A group of scientists is calling on the UK government to enforce a two-week circuit breaker to help stem the coronavirus’ spread.
Cases are increasing exponentially across almost all regions. In an effort to control the outbreak, officials have introduced a three-tier system that limits social contact according to a location’s patient numbers.
All regions are under “medium” tier one, which prohibits groups larger than six and forces social venues to close at 10pm. The “very high” tier three means pubs and restaurants not serving food must close, while residents are urged not to travel out of the area.
The system was introduced despite Labour leader Sir Keir Starmer calling for a two- to three-week “circuit breaker” lockdown in England to bring the infection rate under control.
This has now been echoed by Independent Scientific Advisory Group for Emergencies (Sage). As daily confirmed cases approach 20,000, the panel argues an immediate national circuit breaker is needed to curb the virus, warning the three-tier is “not enough to reverse growth”.
Critics have argued this would further damage the UK economy, with Independent Sage calling for non-essential retail, restaurants and even schools to temporarily shut up shop.
Independent Sage’s proposal follows a study by the University of Warwick that suggested a “short, sharp” two-week breaker would lead to a fall in coronavirus cases throughout the UK, followed by a decline in hospitalisations and deaths.
“Cases, hospitalisations and deaths are rising across England,” said Independent Sage member Professor Christina Pagel, from University College London.
“The tiered system will not be enough to reverse growth.
“Despite four weeks of living under ‘tier 2’ type restrictions in many areas and three weeks of ‘tier 1’ restrictions elsewhere, cases continued to increase rapidly everywhere.”
The government’s official Sage team reportedly called for a short lockdown in England to halt the spread of the coronavirus in September.
“Agreeing with Sage, we believe a sharp national circuit breaker for two to three weeks followed by three to four weeks of continuing restrictions is needed to stop the current wave in its tracks, preventing tens of thousands of new cases and thousands of hospital stays,” said Professor Pagel.
“This will buy us precious time to build a public health and social scaffolding to support easing restrictions and restarting our lives.
“We must not waste this time.”
On 15 October, 18,980 swabbed positive for the coronavirus in the UK, bringing the total number of patients since the outbreak began to 673,622.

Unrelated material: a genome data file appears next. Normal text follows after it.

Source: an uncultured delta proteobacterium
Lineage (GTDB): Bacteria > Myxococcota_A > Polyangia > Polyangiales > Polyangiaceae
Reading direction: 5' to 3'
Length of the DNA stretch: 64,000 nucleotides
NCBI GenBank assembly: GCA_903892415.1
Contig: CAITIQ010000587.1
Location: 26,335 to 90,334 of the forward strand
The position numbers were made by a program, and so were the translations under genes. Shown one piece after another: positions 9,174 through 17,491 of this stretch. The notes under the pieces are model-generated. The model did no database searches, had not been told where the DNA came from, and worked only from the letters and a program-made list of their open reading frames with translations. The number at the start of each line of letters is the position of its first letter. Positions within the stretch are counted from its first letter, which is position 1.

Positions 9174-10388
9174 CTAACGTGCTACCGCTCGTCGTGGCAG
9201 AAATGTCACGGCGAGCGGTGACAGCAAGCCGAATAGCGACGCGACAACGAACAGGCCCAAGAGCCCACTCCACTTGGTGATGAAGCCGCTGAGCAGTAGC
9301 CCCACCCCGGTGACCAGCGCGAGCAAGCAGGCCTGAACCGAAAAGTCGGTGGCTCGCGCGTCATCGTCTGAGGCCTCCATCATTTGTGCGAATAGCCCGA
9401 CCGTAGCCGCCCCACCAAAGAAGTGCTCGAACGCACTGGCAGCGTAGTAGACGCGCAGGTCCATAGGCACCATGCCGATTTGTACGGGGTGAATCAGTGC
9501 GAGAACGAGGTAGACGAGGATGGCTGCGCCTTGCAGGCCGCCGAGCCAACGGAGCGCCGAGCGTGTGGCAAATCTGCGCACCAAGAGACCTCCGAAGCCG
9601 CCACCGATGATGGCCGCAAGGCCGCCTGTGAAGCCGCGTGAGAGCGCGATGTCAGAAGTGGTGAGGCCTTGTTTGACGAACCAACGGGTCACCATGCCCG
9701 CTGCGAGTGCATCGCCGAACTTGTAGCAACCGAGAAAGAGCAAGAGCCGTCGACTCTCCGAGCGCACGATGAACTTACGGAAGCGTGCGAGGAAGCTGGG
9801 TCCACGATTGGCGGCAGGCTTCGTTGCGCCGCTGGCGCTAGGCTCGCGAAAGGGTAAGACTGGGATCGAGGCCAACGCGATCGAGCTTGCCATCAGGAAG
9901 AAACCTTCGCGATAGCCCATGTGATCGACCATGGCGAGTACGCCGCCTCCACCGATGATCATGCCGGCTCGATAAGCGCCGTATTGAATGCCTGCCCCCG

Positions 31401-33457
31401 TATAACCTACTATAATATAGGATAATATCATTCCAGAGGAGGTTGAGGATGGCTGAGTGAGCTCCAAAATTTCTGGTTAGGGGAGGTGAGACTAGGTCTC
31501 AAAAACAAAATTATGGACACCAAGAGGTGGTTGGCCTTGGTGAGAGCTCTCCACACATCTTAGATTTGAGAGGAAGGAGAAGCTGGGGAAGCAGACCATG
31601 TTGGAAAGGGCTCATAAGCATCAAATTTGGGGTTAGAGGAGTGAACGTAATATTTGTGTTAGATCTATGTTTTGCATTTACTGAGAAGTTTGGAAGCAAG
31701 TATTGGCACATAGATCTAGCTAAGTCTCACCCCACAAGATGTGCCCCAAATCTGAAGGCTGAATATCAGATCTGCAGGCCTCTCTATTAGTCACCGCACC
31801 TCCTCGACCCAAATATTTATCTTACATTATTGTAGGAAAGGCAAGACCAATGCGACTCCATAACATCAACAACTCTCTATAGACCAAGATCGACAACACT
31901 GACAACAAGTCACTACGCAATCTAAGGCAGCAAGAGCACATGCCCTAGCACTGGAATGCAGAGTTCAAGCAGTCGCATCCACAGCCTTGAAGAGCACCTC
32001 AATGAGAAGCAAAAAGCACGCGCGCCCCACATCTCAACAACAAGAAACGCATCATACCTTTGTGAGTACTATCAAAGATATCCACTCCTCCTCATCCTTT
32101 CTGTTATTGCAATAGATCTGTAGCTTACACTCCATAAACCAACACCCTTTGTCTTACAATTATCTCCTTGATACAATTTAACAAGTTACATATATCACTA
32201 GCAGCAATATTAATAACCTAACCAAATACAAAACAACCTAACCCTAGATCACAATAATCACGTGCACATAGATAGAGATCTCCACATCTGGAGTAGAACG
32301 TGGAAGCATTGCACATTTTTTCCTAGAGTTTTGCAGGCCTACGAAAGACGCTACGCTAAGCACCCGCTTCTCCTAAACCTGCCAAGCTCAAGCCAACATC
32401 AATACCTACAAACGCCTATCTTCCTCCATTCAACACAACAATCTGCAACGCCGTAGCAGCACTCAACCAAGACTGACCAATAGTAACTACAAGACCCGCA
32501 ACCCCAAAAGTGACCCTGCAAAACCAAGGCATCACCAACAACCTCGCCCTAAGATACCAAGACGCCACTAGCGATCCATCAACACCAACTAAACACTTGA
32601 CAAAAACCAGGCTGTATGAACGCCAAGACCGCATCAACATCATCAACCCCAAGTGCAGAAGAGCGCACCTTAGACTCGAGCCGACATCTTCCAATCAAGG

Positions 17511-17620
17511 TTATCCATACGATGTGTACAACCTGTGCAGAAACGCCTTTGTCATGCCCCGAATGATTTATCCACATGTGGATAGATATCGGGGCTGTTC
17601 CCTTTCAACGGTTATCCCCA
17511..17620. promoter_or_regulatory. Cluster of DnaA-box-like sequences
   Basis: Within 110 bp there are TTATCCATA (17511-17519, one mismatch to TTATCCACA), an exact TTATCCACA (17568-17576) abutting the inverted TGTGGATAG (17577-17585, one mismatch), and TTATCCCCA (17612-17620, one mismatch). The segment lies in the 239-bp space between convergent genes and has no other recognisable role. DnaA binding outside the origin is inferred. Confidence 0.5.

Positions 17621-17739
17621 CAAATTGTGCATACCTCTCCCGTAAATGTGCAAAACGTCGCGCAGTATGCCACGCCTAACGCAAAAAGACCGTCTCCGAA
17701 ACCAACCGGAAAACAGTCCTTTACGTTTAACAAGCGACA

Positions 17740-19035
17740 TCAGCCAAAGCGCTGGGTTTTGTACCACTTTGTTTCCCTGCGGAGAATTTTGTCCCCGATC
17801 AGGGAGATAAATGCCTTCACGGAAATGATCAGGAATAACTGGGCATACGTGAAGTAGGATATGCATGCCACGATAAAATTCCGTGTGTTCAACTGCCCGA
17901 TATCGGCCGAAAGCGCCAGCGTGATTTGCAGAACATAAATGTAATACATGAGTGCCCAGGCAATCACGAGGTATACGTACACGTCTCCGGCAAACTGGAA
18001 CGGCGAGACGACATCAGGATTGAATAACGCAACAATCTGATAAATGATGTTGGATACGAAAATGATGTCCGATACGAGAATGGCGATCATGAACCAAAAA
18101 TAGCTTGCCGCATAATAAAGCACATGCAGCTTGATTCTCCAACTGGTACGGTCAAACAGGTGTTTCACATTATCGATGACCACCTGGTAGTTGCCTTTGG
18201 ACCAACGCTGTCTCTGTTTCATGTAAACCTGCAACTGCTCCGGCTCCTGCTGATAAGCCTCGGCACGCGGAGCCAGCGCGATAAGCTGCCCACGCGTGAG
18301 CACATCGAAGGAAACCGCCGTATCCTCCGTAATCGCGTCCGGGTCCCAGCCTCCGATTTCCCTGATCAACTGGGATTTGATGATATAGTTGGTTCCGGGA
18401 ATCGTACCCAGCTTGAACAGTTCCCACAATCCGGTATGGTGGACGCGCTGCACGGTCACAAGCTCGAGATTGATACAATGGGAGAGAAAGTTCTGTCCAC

To help combat this, Independent Sage has set out a “six-week emergency plan” to bring the number of daily cases under 5,000.
Part of the proposal is a two to three week circuit breaker that will include the closure of schools, non-essential retail and businesses, leisure and hospitality sectors, and places of worship.
While a break will not eliminate the outbreak, it buy time for an “urgent reform” of the much-criticised NHS Test and Trace – dubbed a “national scandal” by Independent Sage’s chair and former chief scientific adviser Sir David King.
The panel also wants to see a return to 2m social distancing, which was reduced to 1m on 4 July, as well as a ban on household mixing outside of support bubbles and a switch to online teaching for university students.
Independent Sage has long criticised NHS Test and Trace, instead calling for local authorities to oversee a more nuanced “find, test, trace, isolate and support” system.
“Eight months into the pandemic, it’s clear England’s find, test, trace, isolate and support programme is failing, leading the government to rely on a succession of restrictions on people mixing to control the pandemic,” wrote the panel.
“The result is the UK has some of the greatest excess death rates and economic damage anywhere.
“In the second quarter of 2020, the UK’s GDP fell by 20%, or around $143 billion, according to the OECD [Organisation for Economic Co-operation and Development].
“South Korea, which rapidly suppressed the virus through a smart system of test, trace, isolate and support, experienced only a 3% drop in GDP, with only two short local lockdowns.
“We recognise this is difficult but there is no reason why we shouldn’t emulate the successes of countries like Norway, Finland, Germany, South Korea, Taiwan, Vietnam, China and Singapore and enjoy the near normality they have secured.”